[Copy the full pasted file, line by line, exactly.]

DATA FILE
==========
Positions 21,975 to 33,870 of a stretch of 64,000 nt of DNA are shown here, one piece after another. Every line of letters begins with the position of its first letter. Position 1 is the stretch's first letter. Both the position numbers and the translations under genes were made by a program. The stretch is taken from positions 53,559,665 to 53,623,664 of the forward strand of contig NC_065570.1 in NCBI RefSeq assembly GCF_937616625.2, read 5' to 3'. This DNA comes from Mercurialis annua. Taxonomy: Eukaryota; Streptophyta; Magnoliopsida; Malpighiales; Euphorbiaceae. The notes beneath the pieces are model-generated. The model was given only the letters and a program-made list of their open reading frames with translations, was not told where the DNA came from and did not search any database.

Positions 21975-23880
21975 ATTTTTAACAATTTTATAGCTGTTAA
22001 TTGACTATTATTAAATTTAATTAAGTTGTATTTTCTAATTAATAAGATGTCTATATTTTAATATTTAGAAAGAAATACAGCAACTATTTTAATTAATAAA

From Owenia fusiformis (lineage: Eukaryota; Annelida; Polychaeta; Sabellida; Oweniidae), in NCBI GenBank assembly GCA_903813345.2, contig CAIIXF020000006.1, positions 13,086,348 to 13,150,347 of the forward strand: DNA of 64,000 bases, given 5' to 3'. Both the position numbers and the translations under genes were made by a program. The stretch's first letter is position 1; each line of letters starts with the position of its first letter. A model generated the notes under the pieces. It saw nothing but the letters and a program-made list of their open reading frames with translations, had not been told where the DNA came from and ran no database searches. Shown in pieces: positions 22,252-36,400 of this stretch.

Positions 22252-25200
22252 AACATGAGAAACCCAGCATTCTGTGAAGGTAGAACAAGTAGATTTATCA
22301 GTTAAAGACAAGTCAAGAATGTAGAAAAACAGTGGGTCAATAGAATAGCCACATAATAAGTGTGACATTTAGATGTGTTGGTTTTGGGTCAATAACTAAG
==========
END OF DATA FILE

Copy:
Positions 21,975 to 33,870 of a stretch of 64,000 nt of DNA are shown here, one piece after another. Every line of letters begins with the position of its first letter. Position 1 is the stretch's first letter. Both the position numbers and the translations under genes were made by a program. The stretch is taken from positions 53,559,665 to 53,623,664 of the forward strand of contig NC_065570.1 in NCBI RefSeq assembly GCF_937616625.2, read 5' to 3'. This DNA comes from Mercurialis annua. Taxonomy: Eukaryota; Streptophyta; Magnoliopsida; Malpighiales; Euphorbiaceae. The notes beneath the pieces are model-generated. The model was given only the letters and a program-made list of their open reading frames with translations, was not told where the DNA came from and did not search any database.

Positions 21975-23880
21975 ATTTTTAACAATTTTATAGCTGTTAA
22001 TTGACTATTATTAAATTTAATTAAGTTGTATTTTCTAATTAATAAGATGTCTATATTTTAATATTTAGAAAGAAATACAGCAACTATTTTAATTAATAAA

From Owenia fusiformis (lineage: Eukaryota; Annelida; Polychaeta; Sabellida; Oweniidae), in NCBI GenBank assembly GCA_903813345.2, contig CAIIXF020000006.1, positions 13,086,348 to 13,150,347 of the forward strand: DNA of 64,000 bases, given 5' to 3'. Both the position numbers and the translations under genes were made by a program. The stretch's first letter is position 1; each line of letters starts with the position of its first letter. A model generated the notes under the pieces. It saw nothing but the letters and a program-made list of their open reading frames with translations, had not been told where the DNA came from and ran no database searches. Shown in pieces: positions 22,252-36,400 of this stretch.

Positions 22252-25200
22252 AACATGAGAAACCCAGCATTCTGTGAAGGTAGAACAAGTAGATTTATCA
22301 GTTAAAGACAAGTCAAGAATGTAGAAAAACAGTGGGTCAATAGAATAGCCACATAATAAGTGTGACATTTAGATGTGTTGGTTTTGGGTCAATAACTAAG